Under a new Vision Zero law, a driver who critically injures or kills a pedestrian or cyclist who has the right of way is guilty of a misdemeanor. But nearly two months after it took effect, there is no evidence NYPD is applying the law, known as Section 19-190, as Mayor de Blasio and the City Council intended. This week, three council members expressly asked NYPD to charge a motorist who killed a senior in Manhattan, and the response from NYPD Chief of Transportation Thomas Chan has troubling implications about how police are enforcing the new law.
On the afternoon of September 25, a commercial van driver hit 82-year-old Sui Leung as she crossed in the crosswalk at Kenmare and Elizabeth Streets. Leung was pronounced dead at Downtown Hospital. NYPD would not identify the driver, but the van belonged to Party Rental Ltd. of Teterboro, New Jersey.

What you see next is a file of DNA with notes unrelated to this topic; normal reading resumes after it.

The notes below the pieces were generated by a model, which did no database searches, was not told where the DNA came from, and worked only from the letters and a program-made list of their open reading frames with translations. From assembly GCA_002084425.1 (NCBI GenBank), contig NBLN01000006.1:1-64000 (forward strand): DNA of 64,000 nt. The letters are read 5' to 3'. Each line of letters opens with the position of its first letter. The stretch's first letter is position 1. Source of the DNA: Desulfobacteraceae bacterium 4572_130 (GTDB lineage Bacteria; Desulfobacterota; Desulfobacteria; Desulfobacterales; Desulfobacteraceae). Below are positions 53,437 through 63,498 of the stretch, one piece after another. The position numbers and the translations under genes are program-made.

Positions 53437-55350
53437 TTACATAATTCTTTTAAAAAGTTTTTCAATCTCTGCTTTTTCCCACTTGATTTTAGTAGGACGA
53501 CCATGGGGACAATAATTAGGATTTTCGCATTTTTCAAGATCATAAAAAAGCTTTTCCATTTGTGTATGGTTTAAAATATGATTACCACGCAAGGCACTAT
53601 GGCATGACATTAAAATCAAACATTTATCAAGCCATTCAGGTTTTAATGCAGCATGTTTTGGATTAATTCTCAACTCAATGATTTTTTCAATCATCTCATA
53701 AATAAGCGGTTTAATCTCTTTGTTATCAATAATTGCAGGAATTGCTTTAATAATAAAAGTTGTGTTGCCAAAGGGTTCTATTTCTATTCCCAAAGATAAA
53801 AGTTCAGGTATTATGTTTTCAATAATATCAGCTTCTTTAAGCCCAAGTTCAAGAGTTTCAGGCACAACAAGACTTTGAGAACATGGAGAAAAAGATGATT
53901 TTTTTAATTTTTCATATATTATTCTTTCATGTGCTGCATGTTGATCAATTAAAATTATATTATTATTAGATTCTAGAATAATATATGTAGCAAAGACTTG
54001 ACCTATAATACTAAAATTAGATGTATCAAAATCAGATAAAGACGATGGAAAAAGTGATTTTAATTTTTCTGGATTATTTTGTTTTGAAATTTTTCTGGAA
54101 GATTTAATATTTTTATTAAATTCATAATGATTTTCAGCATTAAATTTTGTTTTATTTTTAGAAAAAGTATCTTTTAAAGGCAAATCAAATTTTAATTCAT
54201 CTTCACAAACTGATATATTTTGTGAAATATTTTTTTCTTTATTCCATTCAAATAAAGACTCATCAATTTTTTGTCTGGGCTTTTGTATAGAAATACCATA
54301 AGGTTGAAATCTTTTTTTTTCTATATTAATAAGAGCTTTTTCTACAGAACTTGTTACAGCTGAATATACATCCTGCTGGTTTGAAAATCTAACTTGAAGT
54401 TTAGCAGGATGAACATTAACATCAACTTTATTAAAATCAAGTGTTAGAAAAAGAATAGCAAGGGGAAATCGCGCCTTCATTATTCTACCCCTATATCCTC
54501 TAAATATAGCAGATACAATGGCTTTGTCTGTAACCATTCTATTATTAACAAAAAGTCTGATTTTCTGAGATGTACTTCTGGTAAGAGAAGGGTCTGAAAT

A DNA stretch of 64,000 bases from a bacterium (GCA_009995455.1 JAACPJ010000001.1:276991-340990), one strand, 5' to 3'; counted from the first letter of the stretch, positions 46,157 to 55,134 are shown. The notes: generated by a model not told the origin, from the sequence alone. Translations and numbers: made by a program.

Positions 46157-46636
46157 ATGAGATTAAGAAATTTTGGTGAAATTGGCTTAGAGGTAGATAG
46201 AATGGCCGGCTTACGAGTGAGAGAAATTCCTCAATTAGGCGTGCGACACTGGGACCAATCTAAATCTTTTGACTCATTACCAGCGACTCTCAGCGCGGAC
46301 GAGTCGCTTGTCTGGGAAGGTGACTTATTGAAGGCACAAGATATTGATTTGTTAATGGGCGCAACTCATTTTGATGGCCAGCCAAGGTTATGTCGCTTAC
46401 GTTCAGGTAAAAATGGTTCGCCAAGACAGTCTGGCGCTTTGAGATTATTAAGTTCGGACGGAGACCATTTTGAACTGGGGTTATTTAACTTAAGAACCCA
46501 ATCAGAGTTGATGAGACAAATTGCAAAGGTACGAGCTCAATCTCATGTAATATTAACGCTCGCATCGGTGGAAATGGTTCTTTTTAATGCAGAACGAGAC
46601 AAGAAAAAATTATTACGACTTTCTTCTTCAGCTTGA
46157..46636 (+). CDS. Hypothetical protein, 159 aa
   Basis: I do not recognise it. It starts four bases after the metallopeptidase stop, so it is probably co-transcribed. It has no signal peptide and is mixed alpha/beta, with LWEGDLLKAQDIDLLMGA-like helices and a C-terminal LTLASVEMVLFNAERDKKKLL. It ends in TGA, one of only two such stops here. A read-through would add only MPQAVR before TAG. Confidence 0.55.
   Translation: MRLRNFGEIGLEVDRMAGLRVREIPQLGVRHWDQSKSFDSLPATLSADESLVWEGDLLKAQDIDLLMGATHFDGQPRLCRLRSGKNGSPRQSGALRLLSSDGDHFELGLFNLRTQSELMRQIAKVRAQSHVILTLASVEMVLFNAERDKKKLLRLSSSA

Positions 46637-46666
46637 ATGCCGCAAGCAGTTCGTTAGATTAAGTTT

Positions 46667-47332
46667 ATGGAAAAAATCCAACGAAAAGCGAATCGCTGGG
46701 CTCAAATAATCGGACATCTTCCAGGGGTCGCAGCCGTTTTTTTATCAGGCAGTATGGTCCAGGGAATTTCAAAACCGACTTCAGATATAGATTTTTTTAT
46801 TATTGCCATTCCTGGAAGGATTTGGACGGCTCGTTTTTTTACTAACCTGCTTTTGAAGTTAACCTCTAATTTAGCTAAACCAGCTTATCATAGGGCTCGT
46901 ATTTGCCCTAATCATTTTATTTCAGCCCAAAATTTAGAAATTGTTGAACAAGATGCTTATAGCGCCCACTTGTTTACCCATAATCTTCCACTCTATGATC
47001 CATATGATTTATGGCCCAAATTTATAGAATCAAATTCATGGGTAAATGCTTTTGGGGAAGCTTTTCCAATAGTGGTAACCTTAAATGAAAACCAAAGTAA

“Police did not suspect any criminality and the driver was not charged,” the Daily News reported. NYPD told Streetsblog the driver had a green light. But a visit to the intersection showed that there is no exclusive turn phase at Kenmare and Elizabeth — meaning Leung would have had a walk signal when the driver had a green, and would therefore have had the right of way.
“She had the right of way,” said City Council Member Margaret Chin, who represents the area where the crash occurred. ”The driver is supposed to yield to pedestrians.”
Chin told Streetsblog her staff has spoken with Leung’s family. ”From what we know of Ms. Leung, she’s an active senior,” said Chin. “She goes to the senior center every day. She walks from her home to Chinatown. The family is also very upset about what happened.”
“It’s just so clear that she had the right of way and the driver needs to be prosecuted,” Chin said. “You’re talking about someone getting killed.”
On Wednesday, Chin and other council members sent a letter to Chan [PDF]. Based on the details provided in the NYPD crash report, which according to Chin showed Leung “unquestionably did nothing wrong,” she urged NYPD to file charges under Section 19-190. The letter was co-signed by Council Member Rosie Mendez, who represents the area where Leung lived, and Ydanis Rodriguez, chair of the council transportation committee.